Chimeric Antigen Recepter (CAR)-T cell therapy is a personalized immunotherapy that harnesses the patient’s own immune system to combat cancer. It is done by engineering the patient’s T cells to specifically target and attack cancer cells in their body, and it has shown great success in treating various blood cancers such as leukemia.
Treating solid tumors with CAR-T cells, however, has proved much more challenging. This is mainly because solid tumors contain a heterogeneous population of cells, expressing a variety of antigens—many of which are also expressed in healthy cells. Therefore, T cells targeting solid tumors could potentially attack healthy tissue, resulting in serious side effects. In addition, solid tumors create a hostile microenvironment that is difficult for CAR-T cells to infiltrate.
It has been more than 100 years since Dr. William B. Coley, known today as the “Father of Immunotherapy,” made the first recorded attempt to mobilize the immune system as a means of treating cancer (9). Decades later, the discovery of T cells and the vital role they play in the immune system set the groundwork for many new immunotherapy treatments, such as those involving monoclonal antibodies, cytokines, CAR T cells, and checkpoint inhibitors.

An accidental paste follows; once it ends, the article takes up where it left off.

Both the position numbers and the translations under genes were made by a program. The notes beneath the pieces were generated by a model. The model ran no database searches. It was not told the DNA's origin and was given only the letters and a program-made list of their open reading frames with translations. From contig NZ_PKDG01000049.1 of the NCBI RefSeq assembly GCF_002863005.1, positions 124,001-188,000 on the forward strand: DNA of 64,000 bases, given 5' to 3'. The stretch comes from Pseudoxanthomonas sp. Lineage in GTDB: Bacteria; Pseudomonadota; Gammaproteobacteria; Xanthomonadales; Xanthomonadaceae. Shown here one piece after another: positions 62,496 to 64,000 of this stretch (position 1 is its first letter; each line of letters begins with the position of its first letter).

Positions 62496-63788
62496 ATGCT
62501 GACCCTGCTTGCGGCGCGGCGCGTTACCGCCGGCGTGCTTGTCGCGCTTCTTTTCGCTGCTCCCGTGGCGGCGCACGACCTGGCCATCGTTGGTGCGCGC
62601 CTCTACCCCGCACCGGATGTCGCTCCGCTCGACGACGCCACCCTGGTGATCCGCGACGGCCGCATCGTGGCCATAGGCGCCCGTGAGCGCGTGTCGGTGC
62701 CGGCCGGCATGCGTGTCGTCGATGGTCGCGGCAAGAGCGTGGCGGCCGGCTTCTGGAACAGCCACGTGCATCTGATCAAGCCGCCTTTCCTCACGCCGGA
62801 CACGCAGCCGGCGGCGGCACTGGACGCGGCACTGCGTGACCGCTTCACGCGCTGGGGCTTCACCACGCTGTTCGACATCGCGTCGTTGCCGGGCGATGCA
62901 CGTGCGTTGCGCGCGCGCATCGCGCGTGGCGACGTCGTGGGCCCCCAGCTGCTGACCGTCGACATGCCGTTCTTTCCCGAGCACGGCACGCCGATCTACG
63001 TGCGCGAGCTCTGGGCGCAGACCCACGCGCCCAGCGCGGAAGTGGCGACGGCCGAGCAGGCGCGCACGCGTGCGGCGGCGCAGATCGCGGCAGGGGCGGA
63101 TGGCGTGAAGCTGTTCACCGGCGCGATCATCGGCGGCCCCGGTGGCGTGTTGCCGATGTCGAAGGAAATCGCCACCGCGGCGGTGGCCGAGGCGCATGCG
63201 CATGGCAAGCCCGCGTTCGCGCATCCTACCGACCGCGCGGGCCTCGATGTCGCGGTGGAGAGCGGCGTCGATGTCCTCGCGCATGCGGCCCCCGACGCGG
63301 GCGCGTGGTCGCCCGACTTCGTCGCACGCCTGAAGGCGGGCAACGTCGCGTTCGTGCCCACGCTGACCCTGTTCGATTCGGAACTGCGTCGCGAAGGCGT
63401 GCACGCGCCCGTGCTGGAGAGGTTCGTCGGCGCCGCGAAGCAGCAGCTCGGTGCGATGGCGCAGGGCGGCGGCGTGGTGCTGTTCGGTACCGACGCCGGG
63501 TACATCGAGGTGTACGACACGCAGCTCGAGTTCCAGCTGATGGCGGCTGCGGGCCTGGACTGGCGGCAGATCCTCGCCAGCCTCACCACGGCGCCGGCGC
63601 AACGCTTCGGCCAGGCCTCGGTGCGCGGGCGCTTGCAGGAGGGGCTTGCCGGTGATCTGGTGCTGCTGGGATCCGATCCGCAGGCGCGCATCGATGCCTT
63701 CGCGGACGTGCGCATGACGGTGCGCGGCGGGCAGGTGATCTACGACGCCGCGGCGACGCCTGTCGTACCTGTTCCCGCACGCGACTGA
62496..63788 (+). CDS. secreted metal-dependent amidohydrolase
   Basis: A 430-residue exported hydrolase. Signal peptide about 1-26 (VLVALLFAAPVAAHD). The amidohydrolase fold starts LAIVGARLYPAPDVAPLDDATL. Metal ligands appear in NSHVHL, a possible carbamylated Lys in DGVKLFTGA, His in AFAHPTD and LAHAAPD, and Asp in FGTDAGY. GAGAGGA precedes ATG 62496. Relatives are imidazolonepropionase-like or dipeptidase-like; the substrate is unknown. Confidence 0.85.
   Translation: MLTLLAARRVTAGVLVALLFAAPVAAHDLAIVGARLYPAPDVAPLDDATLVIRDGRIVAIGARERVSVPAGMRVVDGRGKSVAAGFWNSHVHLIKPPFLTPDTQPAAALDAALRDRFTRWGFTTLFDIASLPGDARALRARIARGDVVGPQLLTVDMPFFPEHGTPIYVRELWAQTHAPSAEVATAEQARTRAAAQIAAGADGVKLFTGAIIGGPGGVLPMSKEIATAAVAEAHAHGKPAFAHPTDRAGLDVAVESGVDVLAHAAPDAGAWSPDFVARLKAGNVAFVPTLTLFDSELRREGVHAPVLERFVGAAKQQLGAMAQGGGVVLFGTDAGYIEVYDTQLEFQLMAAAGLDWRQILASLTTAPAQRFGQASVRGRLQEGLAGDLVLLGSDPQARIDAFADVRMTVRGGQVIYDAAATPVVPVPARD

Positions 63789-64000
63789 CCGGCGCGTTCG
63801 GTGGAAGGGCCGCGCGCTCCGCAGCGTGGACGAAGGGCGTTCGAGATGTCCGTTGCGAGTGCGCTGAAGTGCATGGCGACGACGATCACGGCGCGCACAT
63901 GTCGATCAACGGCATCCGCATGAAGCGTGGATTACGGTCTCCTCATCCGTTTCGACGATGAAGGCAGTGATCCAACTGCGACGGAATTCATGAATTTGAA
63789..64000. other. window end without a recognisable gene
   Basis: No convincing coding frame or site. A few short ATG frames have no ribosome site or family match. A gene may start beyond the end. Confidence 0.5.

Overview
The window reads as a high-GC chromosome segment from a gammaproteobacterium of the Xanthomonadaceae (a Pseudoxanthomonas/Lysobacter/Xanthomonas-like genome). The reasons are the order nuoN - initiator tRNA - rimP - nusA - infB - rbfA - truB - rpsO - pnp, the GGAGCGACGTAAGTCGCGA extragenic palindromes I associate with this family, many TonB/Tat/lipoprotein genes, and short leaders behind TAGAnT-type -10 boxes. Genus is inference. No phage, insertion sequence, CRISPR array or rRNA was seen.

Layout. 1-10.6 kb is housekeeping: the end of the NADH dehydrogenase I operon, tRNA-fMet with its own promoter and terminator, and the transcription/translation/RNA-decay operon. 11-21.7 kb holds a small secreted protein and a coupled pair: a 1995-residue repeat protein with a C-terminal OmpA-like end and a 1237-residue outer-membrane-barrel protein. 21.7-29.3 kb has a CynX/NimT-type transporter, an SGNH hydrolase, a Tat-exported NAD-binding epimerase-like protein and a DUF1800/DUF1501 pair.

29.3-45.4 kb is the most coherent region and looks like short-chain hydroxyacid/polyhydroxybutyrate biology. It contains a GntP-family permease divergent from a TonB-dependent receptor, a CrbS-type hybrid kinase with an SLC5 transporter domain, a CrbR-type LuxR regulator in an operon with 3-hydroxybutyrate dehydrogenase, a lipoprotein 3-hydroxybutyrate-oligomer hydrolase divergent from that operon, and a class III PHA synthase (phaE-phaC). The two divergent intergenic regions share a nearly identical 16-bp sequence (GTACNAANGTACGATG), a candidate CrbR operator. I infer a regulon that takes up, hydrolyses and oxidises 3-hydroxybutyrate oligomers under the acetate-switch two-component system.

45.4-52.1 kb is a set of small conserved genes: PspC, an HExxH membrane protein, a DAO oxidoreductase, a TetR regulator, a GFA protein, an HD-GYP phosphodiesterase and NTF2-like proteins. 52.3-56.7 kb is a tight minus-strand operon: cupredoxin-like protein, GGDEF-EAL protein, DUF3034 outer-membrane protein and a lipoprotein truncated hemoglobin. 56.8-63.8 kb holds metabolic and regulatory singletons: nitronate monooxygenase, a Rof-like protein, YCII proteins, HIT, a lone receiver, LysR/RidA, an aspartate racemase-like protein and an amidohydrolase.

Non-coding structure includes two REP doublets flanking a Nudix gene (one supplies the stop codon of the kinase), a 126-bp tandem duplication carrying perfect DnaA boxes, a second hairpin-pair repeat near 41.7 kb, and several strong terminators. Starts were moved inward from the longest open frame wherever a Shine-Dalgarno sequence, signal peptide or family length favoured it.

The first monoclonal antibody (mAb) was produced in a lab 1975, and the first therapeutic mAb was introduced in the United States to prevent kidney transplant rejection in 1986. The first mAb used in cancer treatment the anti-CD20 mAb, rituximab, was used to treat non-Hodgkin’s lymphoma and chronic lymphocytic leukemia. Today therapeutic mAbs have become a mainstay of cancer, autoimmune disease, and metabolic disease therapies and include HERCEPTIN® used to treat certain forms of breast cancer, Prolia used to treat bone loss in post-menopausal women, and Stelara used to treat autoimmune diseases like psoriatic arthritis and severe Crohn disease, among many others. Therapeutic mAbs bind targets with high specificity and affinity and they can recruit effector cells to drive target elimination through mechanisms such as antibody-dependent cellular cytotoxicity (ADCC) or antibody-dependent cellular phagocytosis (ADCP), making them highly specific, effective therapies.
There are as many different
cancers as there are people with cancer. Unlike infectious diseases, which are